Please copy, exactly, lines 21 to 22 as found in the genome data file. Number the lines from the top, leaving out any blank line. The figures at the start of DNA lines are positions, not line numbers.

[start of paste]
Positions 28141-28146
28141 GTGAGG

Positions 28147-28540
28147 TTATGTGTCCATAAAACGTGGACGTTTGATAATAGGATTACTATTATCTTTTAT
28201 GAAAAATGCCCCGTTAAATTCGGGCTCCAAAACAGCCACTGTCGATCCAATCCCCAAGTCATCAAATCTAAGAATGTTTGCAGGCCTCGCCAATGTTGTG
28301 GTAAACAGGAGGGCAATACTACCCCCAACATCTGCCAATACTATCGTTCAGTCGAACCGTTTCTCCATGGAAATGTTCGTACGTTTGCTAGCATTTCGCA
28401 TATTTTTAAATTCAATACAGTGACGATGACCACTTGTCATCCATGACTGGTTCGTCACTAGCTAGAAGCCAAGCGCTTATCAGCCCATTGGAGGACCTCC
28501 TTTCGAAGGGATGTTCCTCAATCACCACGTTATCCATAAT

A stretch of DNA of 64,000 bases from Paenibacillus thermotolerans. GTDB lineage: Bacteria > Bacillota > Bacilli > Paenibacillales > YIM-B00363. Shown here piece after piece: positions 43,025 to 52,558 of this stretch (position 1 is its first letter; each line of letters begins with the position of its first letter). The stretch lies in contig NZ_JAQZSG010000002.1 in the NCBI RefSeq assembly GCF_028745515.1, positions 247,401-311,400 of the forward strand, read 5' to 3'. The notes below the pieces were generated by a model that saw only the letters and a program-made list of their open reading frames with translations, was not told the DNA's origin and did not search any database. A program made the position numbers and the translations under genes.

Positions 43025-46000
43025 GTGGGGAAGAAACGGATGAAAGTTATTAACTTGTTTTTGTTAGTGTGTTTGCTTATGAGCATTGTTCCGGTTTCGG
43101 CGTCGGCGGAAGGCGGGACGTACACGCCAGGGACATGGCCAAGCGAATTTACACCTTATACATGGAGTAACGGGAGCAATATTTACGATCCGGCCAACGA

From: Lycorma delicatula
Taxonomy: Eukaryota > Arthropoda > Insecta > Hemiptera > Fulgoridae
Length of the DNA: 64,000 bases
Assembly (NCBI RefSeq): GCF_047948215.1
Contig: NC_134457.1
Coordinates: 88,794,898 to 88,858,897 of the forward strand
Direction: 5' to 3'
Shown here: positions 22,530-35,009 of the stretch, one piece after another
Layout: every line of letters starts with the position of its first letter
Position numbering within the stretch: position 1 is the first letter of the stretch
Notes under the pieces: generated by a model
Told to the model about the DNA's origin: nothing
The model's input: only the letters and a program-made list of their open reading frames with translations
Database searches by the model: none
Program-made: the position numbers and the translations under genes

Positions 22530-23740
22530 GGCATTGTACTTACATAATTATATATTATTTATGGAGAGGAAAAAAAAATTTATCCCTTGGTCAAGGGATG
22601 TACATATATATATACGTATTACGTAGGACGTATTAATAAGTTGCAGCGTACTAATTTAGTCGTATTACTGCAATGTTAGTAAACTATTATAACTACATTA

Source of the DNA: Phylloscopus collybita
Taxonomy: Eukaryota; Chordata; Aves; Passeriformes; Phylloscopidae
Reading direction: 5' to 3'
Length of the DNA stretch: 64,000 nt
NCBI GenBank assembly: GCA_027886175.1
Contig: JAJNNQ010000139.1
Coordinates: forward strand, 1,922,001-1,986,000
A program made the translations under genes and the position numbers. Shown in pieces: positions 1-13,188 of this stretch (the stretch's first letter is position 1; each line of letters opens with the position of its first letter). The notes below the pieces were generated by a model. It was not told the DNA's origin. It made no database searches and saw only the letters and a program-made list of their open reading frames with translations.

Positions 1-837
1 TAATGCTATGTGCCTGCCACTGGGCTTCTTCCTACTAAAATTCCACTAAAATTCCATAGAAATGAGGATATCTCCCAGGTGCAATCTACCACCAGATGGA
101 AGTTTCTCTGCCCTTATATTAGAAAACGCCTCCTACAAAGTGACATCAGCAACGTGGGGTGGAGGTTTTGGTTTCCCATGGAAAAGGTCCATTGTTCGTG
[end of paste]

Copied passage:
Layout: every line of letters starts with the position of its first letter
Position numbering within the stretch: position 1 is the first letter of the stretch